Cloth $45.00 ISBN: 9780226251905 Published July 2015
E-book $7.00 to $45.00 About E-books ISBN: 9780226252063 Published July 2015 Also Available From

The Knowledge of Nature and the Nature of Knowledge in Early Modern Japan

Federico Marcon

The Knowledge of Nature and the Nature of Knowledge in Early Modern Japan

Federico Marcon

392 pages | 75 halftones, 2 tables | 6 x 9 | © 2015
Cloth $45.00 ISBN: 9780226251905 Published July 2015
E-book $7.00 to $45.00 About E-books ISBN: 9780226252063 Published July 2015
Between the early seventeenth and the mid-nineteenth century, the field of natural history in Japan separated itself from the discipline of medicine, produced knowledge that questioned the traditional religious and philosophical understandings of the world, developed into a system (called honzogaku) that rivaled Western science in complexity—and then seemingly disappeared. Or did it? In The Knowledge of Nature and the Nature of Knowledge in Early Modern Japan, Federico Marcon recounts how Japanese scholars developed a sophisticated discipline of natural history analogous to Europe’s but created independently, without direct influence, and argues convincingly that Japanese natural history succumbed to Western science not because of suppression and substitution, as scholars traditionally have contended, but by adaptation and transformation.
           
The first book-length English-language study devoted to the important field of honzogaku, The Knowledge of Nature and the Nature of Knowledge in Early Modern Japan will be an essential text for historians of Japanese and East Asian science, and a fascinating read for anyone interested in the development of science in the early modern era.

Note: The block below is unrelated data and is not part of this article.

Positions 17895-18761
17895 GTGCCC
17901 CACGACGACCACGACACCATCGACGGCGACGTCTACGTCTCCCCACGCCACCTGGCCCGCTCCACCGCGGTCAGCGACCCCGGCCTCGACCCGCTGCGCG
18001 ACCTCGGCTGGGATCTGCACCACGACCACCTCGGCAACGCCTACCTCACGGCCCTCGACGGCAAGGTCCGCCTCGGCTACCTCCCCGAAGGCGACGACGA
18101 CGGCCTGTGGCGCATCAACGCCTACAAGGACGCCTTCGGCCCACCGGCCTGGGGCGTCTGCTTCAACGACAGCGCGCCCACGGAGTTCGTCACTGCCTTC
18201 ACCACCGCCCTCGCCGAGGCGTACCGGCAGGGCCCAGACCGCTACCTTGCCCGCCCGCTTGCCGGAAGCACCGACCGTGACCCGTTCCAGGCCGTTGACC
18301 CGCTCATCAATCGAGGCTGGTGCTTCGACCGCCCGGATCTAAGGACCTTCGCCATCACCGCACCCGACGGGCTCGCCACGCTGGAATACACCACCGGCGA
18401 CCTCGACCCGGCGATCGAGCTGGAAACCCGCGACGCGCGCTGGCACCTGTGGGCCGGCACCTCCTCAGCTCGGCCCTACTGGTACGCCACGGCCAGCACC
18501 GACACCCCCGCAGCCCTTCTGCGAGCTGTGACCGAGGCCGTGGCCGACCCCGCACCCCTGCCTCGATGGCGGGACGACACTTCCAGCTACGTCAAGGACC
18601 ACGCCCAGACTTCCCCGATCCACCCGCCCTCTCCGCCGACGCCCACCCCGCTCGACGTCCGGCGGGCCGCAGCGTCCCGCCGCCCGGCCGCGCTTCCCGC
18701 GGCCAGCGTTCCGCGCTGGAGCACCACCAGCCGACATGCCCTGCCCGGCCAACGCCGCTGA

Review Quotes
David L. Howell, Harvard University
"Books that invoke big thinkers' names abound, but few engage the ideas as profitably as this. The Knowledge of Nature and the Nature of Knowledge in Early Modern Japan is a magnificent work, erudite and sophisticated. This is the most stimulating work in the early modern field to appear in some time."
Julia Adeney Thomas, University of Notre Dame
"Marcon boldly challenges the hoary notion that the disenchantment of the world through scientific investigation was unique to the West. Like their early modern European counterparts, Japan’s honzogaku scholars systematically transformed natural ecosystems into discrete objects of analysis, manipulation, and control. This exciting study places Japan’s independent scientific trajectory in the context of its growing commodity culture and professionalization of scholarship."
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